Pa. school closes as well runs dry

September 27, 1999|By DON AINES

CHAMBERSBURG, Pa. - Students from Duffield Elementary School could be bused to five different elementary schools today after the well ran dry Monday at the Guilford Township school.

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Duffield Elementary is the second elementary school in the district to have its well run dry since the beginning of the school year. During the first week of school, Letterkenny Elementary School closed and has yet to reopen, according to Chambersburg Area School District Superintendent Dr. Edwin Sponseller.

Students were sent home Monday with a letter from Duffield Head Teacher Joann Young telling parents that the students will be picked up at the regular time, but may be bused to other schools.

"We have developed temporary alternative plans beginning Tuesday morning if necessary," the letter said.

Kindergarten and first-grade students would go to New Franklin Elementary; second-graders to Guilford Hills Elementary; third-graders to Fayetteville Elementary; fourth-graders to Falling Spring Elementary and fifth-graders to New Franklin Elementary.


"Monday morning the well went dry ... At this time we don't know the extent of the problem," Young said in the letter.

"The last I heard, the well was not recovering enough to handle the problem," Sponseller said Monday evening. He said Building and Grounds Department workers and a well company were at the school late into the afternoon trying to remedy the situation.

The well is about 90 feet deep, but the pump is only about 70 feet deep, according to Sponseller. He did not know whether the solution would be to reposition the pump, redrill the well, or drill a new well. "We'll do all we can to get water back at the school," he said.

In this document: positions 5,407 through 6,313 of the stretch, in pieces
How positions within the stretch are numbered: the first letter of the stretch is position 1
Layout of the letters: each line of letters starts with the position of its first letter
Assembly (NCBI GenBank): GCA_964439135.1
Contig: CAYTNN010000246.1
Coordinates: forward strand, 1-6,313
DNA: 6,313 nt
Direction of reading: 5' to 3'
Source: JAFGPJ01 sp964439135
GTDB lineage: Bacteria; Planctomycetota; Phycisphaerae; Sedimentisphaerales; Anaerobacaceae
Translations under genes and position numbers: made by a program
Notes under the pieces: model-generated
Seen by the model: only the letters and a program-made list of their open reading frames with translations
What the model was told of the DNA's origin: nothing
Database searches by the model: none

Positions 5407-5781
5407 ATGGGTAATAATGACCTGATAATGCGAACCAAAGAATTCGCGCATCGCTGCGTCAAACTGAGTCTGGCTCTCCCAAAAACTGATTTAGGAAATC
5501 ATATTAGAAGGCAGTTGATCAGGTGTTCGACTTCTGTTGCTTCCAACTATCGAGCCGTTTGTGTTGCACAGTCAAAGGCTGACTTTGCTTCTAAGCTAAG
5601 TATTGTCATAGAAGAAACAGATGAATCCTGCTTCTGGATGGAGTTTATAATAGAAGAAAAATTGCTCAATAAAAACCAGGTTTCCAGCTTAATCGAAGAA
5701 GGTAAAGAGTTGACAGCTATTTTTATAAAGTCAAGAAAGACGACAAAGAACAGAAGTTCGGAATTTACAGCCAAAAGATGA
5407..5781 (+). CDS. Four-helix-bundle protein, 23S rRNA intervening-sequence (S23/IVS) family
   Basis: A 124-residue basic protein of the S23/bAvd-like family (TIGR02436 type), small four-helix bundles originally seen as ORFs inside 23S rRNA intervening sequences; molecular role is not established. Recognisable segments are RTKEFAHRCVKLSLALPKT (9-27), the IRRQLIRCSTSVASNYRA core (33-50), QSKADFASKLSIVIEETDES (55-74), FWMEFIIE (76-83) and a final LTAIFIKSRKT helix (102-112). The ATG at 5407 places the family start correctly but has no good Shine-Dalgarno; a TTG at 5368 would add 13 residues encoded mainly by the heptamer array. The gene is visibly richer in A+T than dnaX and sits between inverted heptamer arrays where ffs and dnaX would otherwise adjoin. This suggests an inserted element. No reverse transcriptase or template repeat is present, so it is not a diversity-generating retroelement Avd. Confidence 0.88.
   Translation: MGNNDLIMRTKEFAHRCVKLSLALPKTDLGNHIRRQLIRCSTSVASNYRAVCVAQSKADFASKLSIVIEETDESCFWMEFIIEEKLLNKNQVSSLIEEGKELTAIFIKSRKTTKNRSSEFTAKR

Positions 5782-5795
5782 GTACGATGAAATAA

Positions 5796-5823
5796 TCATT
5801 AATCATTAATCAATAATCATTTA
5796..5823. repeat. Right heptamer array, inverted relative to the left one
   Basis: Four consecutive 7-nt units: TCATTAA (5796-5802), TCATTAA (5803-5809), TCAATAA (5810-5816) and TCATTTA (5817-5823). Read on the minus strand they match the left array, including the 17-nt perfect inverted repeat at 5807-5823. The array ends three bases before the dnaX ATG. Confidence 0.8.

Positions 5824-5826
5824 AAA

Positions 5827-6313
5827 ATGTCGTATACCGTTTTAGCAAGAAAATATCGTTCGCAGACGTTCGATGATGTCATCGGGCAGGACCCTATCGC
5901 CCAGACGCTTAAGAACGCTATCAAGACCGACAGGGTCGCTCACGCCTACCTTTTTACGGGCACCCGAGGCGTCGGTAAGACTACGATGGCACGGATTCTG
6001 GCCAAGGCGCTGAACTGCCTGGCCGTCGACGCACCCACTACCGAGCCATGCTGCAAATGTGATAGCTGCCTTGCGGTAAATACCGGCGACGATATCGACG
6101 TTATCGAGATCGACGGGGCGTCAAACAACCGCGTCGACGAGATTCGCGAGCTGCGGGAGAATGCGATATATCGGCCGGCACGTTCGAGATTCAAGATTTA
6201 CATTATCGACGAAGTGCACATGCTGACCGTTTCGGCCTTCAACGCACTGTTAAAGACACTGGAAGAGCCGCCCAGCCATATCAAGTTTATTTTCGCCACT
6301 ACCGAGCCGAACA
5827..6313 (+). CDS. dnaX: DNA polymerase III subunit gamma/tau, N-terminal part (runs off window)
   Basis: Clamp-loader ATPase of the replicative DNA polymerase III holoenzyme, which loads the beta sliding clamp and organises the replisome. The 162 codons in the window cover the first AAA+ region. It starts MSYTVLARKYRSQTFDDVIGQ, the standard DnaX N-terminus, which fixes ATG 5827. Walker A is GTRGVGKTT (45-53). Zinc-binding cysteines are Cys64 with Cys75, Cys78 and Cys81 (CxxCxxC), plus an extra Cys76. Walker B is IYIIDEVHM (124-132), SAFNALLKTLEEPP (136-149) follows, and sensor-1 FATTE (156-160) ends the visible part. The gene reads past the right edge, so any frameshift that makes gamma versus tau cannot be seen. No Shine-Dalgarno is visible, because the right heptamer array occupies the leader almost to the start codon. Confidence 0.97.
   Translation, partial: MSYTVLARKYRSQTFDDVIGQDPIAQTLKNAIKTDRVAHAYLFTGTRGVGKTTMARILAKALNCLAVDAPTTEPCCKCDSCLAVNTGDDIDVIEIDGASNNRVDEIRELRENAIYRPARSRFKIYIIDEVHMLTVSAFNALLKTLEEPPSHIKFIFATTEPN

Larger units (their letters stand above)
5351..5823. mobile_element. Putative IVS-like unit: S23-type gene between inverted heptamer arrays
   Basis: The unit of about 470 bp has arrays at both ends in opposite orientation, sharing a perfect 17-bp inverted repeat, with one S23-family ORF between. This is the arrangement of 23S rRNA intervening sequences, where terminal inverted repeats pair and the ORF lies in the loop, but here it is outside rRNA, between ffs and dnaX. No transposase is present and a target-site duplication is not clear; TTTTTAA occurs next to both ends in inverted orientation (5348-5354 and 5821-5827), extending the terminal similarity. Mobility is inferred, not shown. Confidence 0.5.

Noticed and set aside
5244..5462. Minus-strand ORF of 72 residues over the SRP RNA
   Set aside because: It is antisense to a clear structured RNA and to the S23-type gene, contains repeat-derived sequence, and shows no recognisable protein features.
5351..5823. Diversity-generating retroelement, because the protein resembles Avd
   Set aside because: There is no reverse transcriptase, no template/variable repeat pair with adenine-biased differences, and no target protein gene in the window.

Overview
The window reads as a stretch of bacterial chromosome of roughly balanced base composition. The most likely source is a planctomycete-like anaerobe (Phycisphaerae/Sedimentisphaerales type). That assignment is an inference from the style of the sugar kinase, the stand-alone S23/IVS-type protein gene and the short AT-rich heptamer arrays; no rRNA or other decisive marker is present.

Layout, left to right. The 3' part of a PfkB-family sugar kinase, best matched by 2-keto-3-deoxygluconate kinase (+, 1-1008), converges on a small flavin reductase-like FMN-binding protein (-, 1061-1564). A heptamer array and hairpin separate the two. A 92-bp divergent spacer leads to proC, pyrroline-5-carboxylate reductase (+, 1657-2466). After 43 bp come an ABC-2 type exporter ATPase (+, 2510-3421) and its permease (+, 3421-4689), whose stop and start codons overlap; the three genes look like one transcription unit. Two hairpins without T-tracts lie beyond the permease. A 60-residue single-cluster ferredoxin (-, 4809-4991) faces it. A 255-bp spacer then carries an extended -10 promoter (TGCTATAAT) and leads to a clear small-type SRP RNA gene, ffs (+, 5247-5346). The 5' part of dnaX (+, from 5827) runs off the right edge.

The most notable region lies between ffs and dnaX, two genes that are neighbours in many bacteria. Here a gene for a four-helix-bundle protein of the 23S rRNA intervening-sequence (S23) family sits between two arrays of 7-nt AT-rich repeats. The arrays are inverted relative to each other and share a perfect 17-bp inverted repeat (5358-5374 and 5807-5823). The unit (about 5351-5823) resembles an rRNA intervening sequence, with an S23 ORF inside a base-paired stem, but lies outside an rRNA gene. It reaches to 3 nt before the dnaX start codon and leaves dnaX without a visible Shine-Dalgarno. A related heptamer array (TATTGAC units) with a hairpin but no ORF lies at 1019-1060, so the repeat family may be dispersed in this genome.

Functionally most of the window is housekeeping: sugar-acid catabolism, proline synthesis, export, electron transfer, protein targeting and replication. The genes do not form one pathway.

Letterkenny Elementary closed shortly after classes began Aug. 30 because of a dry well. The 79 students there were transferred to Lurgan Elementary.

A new well 300 feet deep has been drilled, but Sponseller said it may be another four to six weeks before students can return to Letterkenny because of water testing and permitting requirements from the state.

He did not know whether the Duffield school would have to go through the same lengthy process.

Young's letter referred to other problems with the well at the school. Sponseller said there have been water quality problems there "from time to time" which required bottled water to be brought in for cooking and drinking.

Sponseller said three of the district's 19 elementary schools are on wells.

The third is Portico Elementary, which is scheduled to be closed at the end of this year and students transferred to recently expanded Hamilton Heights Elementary School, he said.

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